Airbnb, The Cuban Experience / 14ymedio, Luz Escobar
14ymedio, Luz Escobar, Havana, 7 February 2017 — Rustic, elegant or
family friendly. These are the preferred accommodations offered
by Airbnb in Cuba. The hosts, for their part, prefer serious customers
who pay well, but above all value the ability to directly manage their
rental, two years after the huge international private rental platform
opened its services in Cuba.
“There is nothing like Airbnb,” said Jorge Ignacio Guillén, a student of
economics who rents out a house in the town of Soroa, Artemisa.
Surrounded by lush vegetation, orchids and birds native to the area, the
accommodation is described as “rustic” and in direct contact with nature.
The young man helps his family manage the home’s profile on the
California website specializing in vacation rentals. Guillén signed up a
year ago and his family’s house is now is one of the more than 4,000
rental options that Airbnb claims exist on the island.
Airbnb listings in Cuba range from exclusive mansions with pool that can
cost up to $1,000 a night depending on the number of rooms, to single
rooms with a bed or bunk for about 10 dollars
The San Francisco-based company, created nine years ago, expanded its
services to Cuba in April 2015, just months after the announcement of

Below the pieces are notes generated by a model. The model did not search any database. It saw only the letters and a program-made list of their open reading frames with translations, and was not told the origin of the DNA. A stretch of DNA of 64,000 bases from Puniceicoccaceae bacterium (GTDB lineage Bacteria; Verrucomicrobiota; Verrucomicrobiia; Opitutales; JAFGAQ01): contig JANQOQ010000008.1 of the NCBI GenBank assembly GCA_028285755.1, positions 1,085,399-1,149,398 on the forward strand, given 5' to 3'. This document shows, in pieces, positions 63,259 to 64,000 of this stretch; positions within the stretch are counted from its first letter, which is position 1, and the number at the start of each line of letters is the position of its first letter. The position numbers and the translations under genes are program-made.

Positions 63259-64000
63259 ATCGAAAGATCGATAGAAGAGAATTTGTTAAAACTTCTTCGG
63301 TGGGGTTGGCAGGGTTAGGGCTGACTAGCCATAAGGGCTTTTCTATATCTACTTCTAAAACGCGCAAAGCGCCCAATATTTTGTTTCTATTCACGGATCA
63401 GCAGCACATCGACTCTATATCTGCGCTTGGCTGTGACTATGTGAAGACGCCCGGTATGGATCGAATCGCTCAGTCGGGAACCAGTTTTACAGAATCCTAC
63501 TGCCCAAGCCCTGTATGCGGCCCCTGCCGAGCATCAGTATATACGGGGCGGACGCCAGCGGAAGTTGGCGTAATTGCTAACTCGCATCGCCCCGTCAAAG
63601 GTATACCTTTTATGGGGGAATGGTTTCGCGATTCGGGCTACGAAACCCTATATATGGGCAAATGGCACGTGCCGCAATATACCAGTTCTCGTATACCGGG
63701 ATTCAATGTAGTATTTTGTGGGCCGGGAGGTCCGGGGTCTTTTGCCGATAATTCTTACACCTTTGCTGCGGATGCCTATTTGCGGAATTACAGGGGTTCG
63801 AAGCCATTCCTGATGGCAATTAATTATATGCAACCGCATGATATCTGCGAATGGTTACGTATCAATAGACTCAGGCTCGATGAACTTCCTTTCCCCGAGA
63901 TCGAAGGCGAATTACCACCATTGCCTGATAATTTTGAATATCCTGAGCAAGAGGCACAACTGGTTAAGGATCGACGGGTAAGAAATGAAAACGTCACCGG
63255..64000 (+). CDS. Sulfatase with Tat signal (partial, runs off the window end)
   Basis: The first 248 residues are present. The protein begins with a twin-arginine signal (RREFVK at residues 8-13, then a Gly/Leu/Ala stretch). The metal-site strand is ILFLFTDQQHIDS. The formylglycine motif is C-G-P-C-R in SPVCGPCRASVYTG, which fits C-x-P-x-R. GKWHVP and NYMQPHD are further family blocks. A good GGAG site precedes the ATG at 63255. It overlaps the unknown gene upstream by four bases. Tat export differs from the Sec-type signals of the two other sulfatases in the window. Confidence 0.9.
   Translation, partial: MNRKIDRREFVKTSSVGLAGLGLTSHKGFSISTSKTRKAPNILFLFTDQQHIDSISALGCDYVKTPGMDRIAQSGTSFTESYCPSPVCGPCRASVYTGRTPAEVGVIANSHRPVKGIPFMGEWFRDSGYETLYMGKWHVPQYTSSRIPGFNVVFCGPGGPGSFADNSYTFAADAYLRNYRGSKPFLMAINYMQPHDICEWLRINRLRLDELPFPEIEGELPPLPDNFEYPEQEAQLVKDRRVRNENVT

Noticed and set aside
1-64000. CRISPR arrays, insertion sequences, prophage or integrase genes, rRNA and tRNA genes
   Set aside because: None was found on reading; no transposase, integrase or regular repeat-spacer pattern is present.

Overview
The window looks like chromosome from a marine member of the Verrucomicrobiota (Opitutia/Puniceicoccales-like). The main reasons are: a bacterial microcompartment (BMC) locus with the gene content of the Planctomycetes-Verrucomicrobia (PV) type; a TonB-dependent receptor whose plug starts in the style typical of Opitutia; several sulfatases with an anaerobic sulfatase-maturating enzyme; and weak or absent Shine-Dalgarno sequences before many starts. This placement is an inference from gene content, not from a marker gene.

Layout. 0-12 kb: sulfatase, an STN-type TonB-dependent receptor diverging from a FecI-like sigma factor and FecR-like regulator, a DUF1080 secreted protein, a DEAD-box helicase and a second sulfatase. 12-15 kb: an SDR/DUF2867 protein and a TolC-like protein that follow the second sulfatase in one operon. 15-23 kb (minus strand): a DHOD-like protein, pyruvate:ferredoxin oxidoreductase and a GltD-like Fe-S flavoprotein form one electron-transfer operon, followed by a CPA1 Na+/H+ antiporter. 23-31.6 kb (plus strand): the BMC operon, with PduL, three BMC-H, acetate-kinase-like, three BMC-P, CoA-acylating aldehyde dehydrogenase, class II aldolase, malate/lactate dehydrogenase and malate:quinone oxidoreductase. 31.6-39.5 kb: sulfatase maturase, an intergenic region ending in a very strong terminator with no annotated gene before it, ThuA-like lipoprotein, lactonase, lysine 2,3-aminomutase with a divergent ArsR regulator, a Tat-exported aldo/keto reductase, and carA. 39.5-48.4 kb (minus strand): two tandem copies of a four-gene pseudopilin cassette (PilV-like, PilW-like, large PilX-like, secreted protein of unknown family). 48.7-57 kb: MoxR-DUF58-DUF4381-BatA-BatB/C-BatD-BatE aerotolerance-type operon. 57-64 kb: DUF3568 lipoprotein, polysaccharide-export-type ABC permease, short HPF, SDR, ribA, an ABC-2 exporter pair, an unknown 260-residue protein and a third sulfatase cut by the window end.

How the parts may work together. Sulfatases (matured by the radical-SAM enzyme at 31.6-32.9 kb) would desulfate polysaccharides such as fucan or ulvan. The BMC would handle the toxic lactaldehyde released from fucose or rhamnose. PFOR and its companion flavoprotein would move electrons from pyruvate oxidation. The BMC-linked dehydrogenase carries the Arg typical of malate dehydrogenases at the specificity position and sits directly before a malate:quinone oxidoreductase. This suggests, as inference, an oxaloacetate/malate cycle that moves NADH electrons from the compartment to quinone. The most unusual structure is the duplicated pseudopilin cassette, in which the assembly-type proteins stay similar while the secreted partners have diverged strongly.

the diplomatic thaw between Washington and Havana.
The offerings on the island range from the most luxurious to the
simplest. From exclusive mansions with pools that can cost up to $1,000
a night depending on the number of rooms, to single rooms with a bed or
bunk for about 10 dollars*. Hot running water, coffee upon awakening or
a minibar are some of the options to choose from.
Of the more than 535,000 self-employed workers in the country at the end
of 2016, at least 34,000 dedicate themselves to renting homes, rooms and
spaces. An unknown number offer a house or a room “under the table,”
without a state license and without paying taxes.
On the island, entrepreneurs need to obtain a rental license, in
accordance with the regulations on self-employment implemented in the
mid-1990s. Owners of registered rentals must pay license fees and taxes
deducted from personal income. These vary depending on the location of
the property, the square footage allocated to the rental, and the
Airbnb registration is simple. The first step is to fill out a detailed
form about the accommodation you are offering and the guests you wish to
host. Within a few minutes you will receive an email welcoming you to
the platform. The last step is to attract customers, who will rate the
accommodation through the company’s website.
The Guillén family has wanted to do everything legally to be able to
take advantage of the growth in tourism. Last year, the number of
foreign visitors reached 4 million, 6% more than the 3.7 million
visitors initially forecast, according to the Ministry of Tourism (Mintur).
Most of the rooms offered on Airbnb are located in Havana, but other
destinations such as Trinidad, Viñales, Santiago de Cuba and Matanzas